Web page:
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UW men's basketball: Berggren breaks out as Badgers dominate Kangaroos

UW men's basketball: Berggren breaks out as Badgers dominate Kangaroos

No. 11 wisconsin 77, missouri-kansas city 31

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Jared Berggren, Kirk Korver

Wisconsin's Jared Berggren, right, pulls a loose ball away from Missouri-Kansas City's Kirk Korver during the first half Tuesday, Nov. 22, 2011, at the Kohl Center.

Say this for the University of Wisconsin men's basketball team:

Its four-game stretch to open the season has been filled with cupcakes, but at least the Badgers gobbled them up in impressive fashion.

The latest snack came Tuesday night, when junior forward Jared Berggren scored a career-high 21 points as No. 11 UW routed Missouri-Kansas City 77-31 in a non-conference game at the Kohl Center.

Sophomore guard Ben Brust added 12 points and junior forward Mike Bruesewitz had 10 for the Badgers (4-0), who have won their first four games by an average of 40.8 points.

"It just shows we're coming out sharp and making sure we're stepping on people's throats right away and letting them know that you're not going to come in here and outwork us," Bruesewitz said. "That's the biggest thing. We're beating them by outworking them, I feel like. And that's always a positive.

"If we keep doing that - if we just keep playing harder than other teams - then we'll be where we want to be at the end of the year."

The 46-point blowout marked the first time in program history that UW has won four consecutive games by at least 27 points. It followed victories over Kennesaw State (54 points), Colgate (27) and Wofford (36) to open the season.

The Badgers haven't wasted any time turning the games into routs, either. Their average halftime lead is 24.5 points.

UW had a 23-point cushion at the break against the Kangaroos (1-4), who watched helplessly as the Badgers shot 64 percent in the first half and hit eight 3-pointers en route to a 41-18 halftime lead.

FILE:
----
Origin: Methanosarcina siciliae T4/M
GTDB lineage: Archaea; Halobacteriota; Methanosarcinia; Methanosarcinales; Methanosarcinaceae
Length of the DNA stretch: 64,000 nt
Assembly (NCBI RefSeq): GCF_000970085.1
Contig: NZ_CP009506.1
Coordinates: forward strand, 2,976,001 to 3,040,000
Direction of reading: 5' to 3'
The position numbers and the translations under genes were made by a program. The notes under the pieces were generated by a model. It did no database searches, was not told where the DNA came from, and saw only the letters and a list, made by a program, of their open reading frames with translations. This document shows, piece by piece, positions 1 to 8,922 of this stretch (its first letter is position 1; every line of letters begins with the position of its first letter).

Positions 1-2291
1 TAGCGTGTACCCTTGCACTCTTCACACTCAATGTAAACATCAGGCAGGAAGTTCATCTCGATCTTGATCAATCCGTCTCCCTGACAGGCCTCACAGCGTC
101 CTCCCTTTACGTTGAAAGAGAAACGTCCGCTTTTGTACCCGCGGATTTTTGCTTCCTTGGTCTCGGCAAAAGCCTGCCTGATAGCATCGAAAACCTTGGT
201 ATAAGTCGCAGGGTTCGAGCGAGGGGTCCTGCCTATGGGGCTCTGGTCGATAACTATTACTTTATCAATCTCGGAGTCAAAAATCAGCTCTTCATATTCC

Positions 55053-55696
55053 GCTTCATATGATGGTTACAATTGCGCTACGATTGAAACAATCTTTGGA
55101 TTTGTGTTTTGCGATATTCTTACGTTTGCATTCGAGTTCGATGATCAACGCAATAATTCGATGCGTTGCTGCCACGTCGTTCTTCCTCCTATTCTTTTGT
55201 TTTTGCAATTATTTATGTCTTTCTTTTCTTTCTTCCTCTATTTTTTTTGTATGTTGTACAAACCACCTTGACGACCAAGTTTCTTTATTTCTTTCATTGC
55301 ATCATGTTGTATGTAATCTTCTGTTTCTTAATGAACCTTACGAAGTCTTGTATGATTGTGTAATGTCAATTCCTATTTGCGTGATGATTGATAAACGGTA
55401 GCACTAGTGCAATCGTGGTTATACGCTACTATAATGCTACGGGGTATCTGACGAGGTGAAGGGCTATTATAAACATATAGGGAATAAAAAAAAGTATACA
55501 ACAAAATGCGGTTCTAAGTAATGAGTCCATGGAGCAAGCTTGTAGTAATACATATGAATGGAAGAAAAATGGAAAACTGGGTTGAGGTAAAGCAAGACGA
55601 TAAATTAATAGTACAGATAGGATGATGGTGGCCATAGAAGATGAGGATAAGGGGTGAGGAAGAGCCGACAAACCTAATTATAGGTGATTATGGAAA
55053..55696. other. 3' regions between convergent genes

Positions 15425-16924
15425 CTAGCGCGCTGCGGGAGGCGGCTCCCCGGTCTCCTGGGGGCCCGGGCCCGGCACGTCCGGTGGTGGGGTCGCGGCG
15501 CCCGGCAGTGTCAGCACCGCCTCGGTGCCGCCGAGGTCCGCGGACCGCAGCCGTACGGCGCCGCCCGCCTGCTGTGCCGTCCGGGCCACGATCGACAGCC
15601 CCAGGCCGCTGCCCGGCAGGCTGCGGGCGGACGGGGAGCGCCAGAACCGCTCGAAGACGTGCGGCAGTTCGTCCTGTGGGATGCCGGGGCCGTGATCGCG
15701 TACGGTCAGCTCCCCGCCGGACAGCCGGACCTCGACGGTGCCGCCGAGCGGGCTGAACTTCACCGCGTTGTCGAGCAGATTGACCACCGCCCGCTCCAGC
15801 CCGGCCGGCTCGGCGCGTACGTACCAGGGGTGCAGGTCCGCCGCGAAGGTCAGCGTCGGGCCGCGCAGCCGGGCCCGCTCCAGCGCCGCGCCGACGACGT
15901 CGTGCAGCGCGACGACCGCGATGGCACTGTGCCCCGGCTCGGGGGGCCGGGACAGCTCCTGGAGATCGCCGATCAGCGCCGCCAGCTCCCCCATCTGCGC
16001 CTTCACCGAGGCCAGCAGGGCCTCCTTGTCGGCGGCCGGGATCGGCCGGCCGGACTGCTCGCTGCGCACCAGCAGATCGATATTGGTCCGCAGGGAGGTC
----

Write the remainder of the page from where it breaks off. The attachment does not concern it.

Brust hit two of UW's four 3-pointers in an 18-2 run that gave the Badgers a 26-10 lead with 8 minutes, 3 seconds left until halftime. The Kangaroos went almost 8 minutes without a point during that stretch, missing seven consecutive shots as UW reeled off 13 straight points.

"It makes it very hard" to defend, UMKC coach Matt Brown said, "when they have five guys on the floor that can shoot it consistently."

UW shot 52 percent overall and 48 percent from 3-point range. Five players had at least two 3-pointers for UW, which had 13 against the Kangaroos and has 47 on the season.

Berggren missed a shot on the Badgers' first possession of the game, but didn't miss again the rest of the night. He finished 8 of 9 from the floor, including 4 of 4 from behind the arc.

"That was probably the easiest one," Berggren, whose previous career high of 13 points came three days earlier against Wofford, said of his lone miss. "I was two feet from the basket and just couldn't put it in. But luckily, I didn't let that get to me."

UW senior point guard Jordan Taylor had another fine floor game, finishing with nine points, six rebounds, six assists and one turnover in 30 minutes. He has 21 assists and two turnovers on the season.

Badgers coach Bo Ryan marveled at how well his team has shared the ball through four games. He credited Taylor for setting the tone with his unselfish play.

"Everybody plays off of that," said Ryan, who earned his 246th victory at UW, tying him with Walter "Doc" Meanwell for No. 2 on the program's all-time list.

"If a guy like Jordan Taylor is making sure that we're getting good looks, then everybody else has to say, ‘Well, then we're going to do the same thing.' So we just have to continue that."

Next up for UW is Bradley (3-1) in a semifinal of the Chicago Invitational Challenge on Friday night in Hoffman Estates, Ill. The Braves lost at home to Wofford on Tuesday night.

But the competition will get tougher after that for UW, which could play Brigham Young, which advanced to the NCAA tournament's Sweet 16 last season, on Saturday night in the Chicago final. The Badgers play at No. 1 North Carolina next week in the Big Ten/ACC Challenge and host a pair of quality opponents, No. 16 Marquette and UNLV, in December.

"It's still about the game, it's still about developing the players, and the one thing that you always have to know, looking at our schedule, there's some challenges out there," Ryan said. "Right now, the challenge is for us to develop and get ready for whatever's next."


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